In 2008, the auditorium was converted into an in-the-round space for a larger capacity crowd of 850. An in-the-round stage offers a variation of the classical Proscenium in which an audience sits on one side of the stage; in-the-round relocates the stage to the centre of the auditorium producing a different effect for the audience. In his rather self-satisfied Notes on the Construction of the CQS Space (28 September, 2008) architect Andrew Todd claims that this gives rise to a new form of representation — the exploration of thought through performance and delivery. In-the-round productions no longer require, and few actually contain, scaled sets, props and design — the production becomes, therefore, something quite different to the classical norm, a more focused endeavor that requires its actors and audience to see and create the world: to an extent, we control the world. The system is more demanding but also problematic. Actors use dialogue to show action, to interpret action, but as spectators we are often more inclined to want to see the actor perform. The in-the-round system satisfies this desire by bringing the viewer closer to the stage, yet it requires of the production a different presentation style, one that is more dialogue-based, more thought-based, and less dependent on imagery, sets or scale. But, significantly, this tension between a particularly thought-based presentation style and the traditional pleasures and expectations of a theatre audience is heightened when star performers are involved. The desire to watch star performers perform becomes more intense (particularly if this is a once in a lifetime opportunity for audience members): no longer defined, therefore, by dialogue, delivery and thought necessarily, but by performance and gesture, the production moves (a compromise) from thought back to image.

Significantly, this tension between a particularly thought-based presentation style and the traditional pleasures and expectations of a theatre audience is heightened when star performers are involved. The desire to watch star performers perform becomes more intense: no longer defined, therefore, by dialogue, delivery and thought necessarily, but by performance and gesture, the production moves (a compromise) from thought back to image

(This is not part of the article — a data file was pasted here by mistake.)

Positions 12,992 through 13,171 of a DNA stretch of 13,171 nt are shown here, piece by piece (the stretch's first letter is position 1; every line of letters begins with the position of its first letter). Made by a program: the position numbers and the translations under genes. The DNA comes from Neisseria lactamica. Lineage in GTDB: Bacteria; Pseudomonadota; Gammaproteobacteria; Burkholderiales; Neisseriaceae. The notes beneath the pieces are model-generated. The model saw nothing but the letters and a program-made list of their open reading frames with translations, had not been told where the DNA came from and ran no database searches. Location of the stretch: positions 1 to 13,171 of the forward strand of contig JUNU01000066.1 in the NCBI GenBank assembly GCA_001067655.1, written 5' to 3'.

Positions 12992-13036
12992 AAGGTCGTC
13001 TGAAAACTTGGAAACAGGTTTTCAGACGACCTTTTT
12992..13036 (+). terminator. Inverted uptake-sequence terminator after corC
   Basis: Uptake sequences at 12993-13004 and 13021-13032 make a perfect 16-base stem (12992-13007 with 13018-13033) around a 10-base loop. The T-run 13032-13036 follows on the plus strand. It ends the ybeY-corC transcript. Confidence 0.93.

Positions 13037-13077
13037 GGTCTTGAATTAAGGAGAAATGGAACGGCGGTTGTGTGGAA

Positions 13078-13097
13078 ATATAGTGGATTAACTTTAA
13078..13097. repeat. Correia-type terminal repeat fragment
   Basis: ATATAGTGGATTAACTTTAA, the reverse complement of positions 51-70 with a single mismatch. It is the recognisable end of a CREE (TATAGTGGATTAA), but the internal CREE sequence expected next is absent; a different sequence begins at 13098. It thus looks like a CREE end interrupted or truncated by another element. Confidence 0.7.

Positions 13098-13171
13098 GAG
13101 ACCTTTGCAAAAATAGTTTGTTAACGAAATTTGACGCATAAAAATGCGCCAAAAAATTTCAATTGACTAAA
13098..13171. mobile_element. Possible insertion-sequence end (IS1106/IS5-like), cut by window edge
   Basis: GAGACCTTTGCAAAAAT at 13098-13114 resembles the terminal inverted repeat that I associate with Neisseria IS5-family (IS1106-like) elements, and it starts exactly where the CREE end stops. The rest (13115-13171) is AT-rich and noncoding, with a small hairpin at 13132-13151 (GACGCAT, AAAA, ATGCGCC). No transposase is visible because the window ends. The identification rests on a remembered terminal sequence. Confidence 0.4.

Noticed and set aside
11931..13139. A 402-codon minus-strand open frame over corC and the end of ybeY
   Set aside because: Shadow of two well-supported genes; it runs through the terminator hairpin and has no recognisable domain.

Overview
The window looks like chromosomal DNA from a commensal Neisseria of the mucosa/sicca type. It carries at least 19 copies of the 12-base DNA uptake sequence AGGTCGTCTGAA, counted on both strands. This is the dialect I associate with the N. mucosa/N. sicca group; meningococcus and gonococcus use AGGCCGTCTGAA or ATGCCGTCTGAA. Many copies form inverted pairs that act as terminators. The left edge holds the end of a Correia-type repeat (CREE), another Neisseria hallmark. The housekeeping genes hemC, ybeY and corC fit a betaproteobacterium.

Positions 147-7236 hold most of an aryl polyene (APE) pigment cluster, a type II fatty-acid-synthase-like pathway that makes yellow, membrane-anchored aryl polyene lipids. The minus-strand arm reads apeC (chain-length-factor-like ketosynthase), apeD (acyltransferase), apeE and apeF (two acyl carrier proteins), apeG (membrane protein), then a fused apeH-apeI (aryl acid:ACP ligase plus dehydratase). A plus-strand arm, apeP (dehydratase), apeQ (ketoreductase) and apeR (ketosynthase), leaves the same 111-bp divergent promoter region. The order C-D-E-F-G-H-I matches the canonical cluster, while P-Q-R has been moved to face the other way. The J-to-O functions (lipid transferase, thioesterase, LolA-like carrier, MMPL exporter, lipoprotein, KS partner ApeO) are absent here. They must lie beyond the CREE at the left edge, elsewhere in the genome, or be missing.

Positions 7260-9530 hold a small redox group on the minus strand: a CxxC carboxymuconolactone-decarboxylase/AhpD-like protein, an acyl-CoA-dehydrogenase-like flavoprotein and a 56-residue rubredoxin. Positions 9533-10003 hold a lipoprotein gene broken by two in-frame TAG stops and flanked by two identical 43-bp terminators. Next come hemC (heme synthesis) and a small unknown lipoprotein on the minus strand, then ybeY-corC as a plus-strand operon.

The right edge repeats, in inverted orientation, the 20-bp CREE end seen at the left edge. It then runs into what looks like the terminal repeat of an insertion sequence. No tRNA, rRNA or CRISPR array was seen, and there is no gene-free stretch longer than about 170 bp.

In Complicit this created a bit of a mess. Actors regularly delivered speeches with their backs turned to large sections of audience, and in an attempt to correct this Dreyfuss and Suchet repeated some of their lines (and in one melodramatic sequence key emotional beats) for those of us who could not see the performance seconds earlier. In this sense, the actors were working to accommodate two audiences. Secondly, a system of opulent video screens suspended over the stage brought the production back from thought to image. Television inserts, which showed Dreyfuss in interview with Andrew Marr, a dour political commentator for the BBC, focused our attention back on to the camera and to the importance of the close-up.

Though it sounded tantalising, Joe Sutton’s play was indeed concerned less with action than reaction and, ultimately, the narrative devolved into a debate on survival strategies and legal wrangling. The story conjures the familiar image of an American government sadistically devouring itself amid the ongoing maddeningly indefinable War on Terror, but the melodrama was largely insubstantial, rarely moving us to feel anything for the desiring, vulnerable, ambitious characters. Sutton is not a dramatist of the calibre of, say, Peter Morgan, nor is Complicit anywhere near as sophisticated or cutting a legal tale as Tony Gilroy’s excellent Michael Clayton, and because of this, distracting stories about production woes and actual postponements worked their way into the play’s architecture. And since it was absolutely flimsy at best — as a concept, as a character study, or a tense drama in an antechamber — Complicit just did not hold up under that level of scrutiny.

5 February, 2009